WATCH: F1 Midweek Report - Mexico 2015
Mike Gascoyne and Maurice Hamilton debate Mercedes' Mexico strategy, whether it's 'war' again between Lewis and Nico, and lots more on the latest F1 Midweek Report
Last Updated: 10/12/15 10:32am
Mercedes were right to enforce Lewis Hamilton's second pit stop in the Mexican GP as drivers cannot be allowed to dictate team strategy from the car, former F1 technical director Mike Gascoyne has argued on the F1 Midweek Report.
Hamilton briefly argued against a team instruction to come into the pit lane after Mercedes decided to make precautionary tyre changes with both of their drivers midway through last Sunday's race.
While Rosberg, the long-time race leader, heeded the call immediately, Hamilton continued for one extra lap while he queried the need for the stop with his race engineer, Peter Bonnington.
Speaking afterwards, Hamilton admitted he had wanted the team to take advantage of the fact both world titles had already been wrapped up in their favour and "let me take a risk" in an attempt to beat Rosberg to the win.
The Briton ultimately came into the pits at the second time of asking and Gascoyne, a former technical boss at Renault and Toyota, has insisted Hamilton would have been wrong to overrule his team on what was a "perfectly straightforward" strategy call.
"You have to be very firm - as his race engineer was, superbly. In the end Lewis listened to his team and his race engineer and did what he should have done," Gascoyne said.
"If he hadn't have done that then I think he'd have got it wrong, because the Safety Car would have meant he was out there on old tyres with his team-mate on new tyres behind him. So he would have lost, in hindsight.
"As a team you can't have drivers making that decision. In the past we've had that sort of thing and I always sit them down and say 'look, next time we'll make a call and you will come off worse from that because you can't treat the team like that, you've got to be a team player'.
"You've always got to remind the drivers who they work for."
Fellow Midweek Report guest Maurice Hamilton, one of F1's most experienced journalists, pointed out that the bungled strategy call which cost the three-time world champion victory May's Monaco GP showed how drivers aren't often best placed to see the big picture on strategy.
The Martin Brundle column
MB on Mexico's 'dynamic' return to F1, Rosberg's impressive win, and Hamilton's radio challenge.
"Monaco was one place where Lewis was trying to put his twopenn'orth in and saying what he thought and that contributed to the wrong decision," the veteran writer said.
"So you should zip it because at the end of the day the engineers and everybody back in the pits and back in the factory know more than you do in the car. And if they tell you something, and even if you think it's wrong, you've got to think 'okay guys, you're right'.
The Mercedes driver's race engineer came in for praise, however, for the way he handled the situation.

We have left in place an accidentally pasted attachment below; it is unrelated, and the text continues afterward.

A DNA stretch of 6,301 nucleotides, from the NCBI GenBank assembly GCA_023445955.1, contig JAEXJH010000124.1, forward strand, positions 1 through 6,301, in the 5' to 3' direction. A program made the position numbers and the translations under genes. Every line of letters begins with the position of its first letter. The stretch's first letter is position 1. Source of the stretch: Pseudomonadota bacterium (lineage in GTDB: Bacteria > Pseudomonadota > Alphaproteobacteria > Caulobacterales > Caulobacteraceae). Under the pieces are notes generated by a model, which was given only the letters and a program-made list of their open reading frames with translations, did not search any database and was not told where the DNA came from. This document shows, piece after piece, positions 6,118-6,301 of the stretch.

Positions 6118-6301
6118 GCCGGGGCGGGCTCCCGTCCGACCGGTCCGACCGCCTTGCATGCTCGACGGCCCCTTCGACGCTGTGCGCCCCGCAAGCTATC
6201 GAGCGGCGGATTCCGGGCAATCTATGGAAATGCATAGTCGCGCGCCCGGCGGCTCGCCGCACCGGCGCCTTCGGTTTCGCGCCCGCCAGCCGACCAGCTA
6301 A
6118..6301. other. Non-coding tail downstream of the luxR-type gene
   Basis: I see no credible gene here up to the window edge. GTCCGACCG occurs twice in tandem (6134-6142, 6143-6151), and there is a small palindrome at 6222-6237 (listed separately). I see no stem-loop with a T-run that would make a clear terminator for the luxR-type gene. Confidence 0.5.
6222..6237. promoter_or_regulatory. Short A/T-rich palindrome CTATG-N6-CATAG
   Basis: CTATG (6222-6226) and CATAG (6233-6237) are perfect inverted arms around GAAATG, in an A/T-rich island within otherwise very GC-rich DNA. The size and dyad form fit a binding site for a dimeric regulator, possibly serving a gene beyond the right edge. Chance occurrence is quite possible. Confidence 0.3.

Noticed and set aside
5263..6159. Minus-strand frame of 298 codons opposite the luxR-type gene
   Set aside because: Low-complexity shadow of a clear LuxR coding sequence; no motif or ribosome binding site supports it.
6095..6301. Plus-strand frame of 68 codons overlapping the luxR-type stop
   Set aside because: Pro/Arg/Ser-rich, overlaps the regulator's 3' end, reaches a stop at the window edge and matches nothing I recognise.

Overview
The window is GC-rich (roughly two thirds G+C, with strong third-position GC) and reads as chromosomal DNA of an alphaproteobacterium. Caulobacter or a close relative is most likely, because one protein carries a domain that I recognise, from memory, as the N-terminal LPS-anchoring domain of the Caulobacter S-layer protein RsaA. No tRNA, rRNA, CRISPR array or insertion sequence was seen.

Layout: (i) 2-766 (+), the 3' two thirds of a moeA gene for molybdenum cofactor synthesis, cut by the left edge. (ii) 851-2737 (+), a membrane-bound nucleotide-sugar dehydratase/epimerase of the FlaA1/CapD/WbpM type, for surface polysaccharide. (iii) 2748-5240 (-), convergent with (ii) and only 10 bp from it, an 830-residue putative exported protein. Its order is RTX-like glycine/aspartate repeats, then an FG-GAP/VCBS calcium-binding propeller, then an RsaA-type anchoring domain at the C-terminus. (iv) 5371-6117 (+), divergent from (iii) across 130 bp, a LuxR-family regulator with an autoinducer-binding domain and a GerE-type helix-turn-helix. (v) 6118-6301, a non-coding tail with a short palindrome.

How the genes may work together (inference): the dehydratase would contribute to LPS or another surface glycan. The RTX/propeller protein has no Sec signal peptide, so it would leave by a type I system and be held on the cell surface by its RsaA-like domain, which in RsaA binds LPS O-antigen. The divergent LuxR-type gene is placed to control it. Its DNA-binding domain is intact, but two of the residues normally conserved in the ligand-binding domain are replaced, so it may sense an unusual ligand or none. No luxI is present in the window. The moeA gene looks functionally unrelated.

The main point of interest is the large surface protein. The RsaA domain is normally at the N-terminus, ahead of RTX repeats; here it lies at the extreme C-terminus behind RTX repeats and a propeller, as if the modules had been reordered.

"Pete Bonnington did a superb job, he was absolutely firm with him and had an answer for every question that Lewis raised," Hamilton added.
"That shows the professionalism, and Lewis respected that at the end of the day and thought he better come in."
The fact that the situation even arose at all underlined Mercedes' dominance last Sunday, with the world champions having had a big enough lead to stop their drivers for a second time and not put a one-two finish in jeopardy.
Ferrari, the Brackley outfit's nearest challengers in 2015, endured a torrid race as Sebastian Vettel uncharacteristically crashed out and Kimi Raikkonen also retired after another collision with Valtteri Bottas.
Raikkonen, who turned 36 last month, has now been involved in accidents in each of the last three races and Hamilton believes that the former world champion is not the driver he once was.
"He's signed up for next year and, I must say, when they announced that I was surprised. Nice for Kimi, it's a vote of confidence, but I do begin to wonder," he said.
"He's 36 now and the oldest driver out there, he's not the Kimi he was. The Kimi that we all loved and remember in 2003, 2005...full-on, going for it, time's gone on and I think it's beginning to tell. He's a driver who lived on his reactions - phenomenal reactions - but when you get older those reactions aren't there anymore and it will tell. It is beginning to show and he's just not the driver he was and it's just so sad to see.
Mike and Maurice also discuss whether or not Mercedes' leading players really are 'at war', the latest in the ever-intriguing F1 rumour mill - featuring the futures of Manor and Force India - and the success of Mexico's long-awaited return to the F1 calendar.
And, in one additional treat, Ted Kravitz and Martin Brundle chat in the regular 'Mini Notebook' feature about events at Mercedes and Rosberg's sudden return to race-wining form.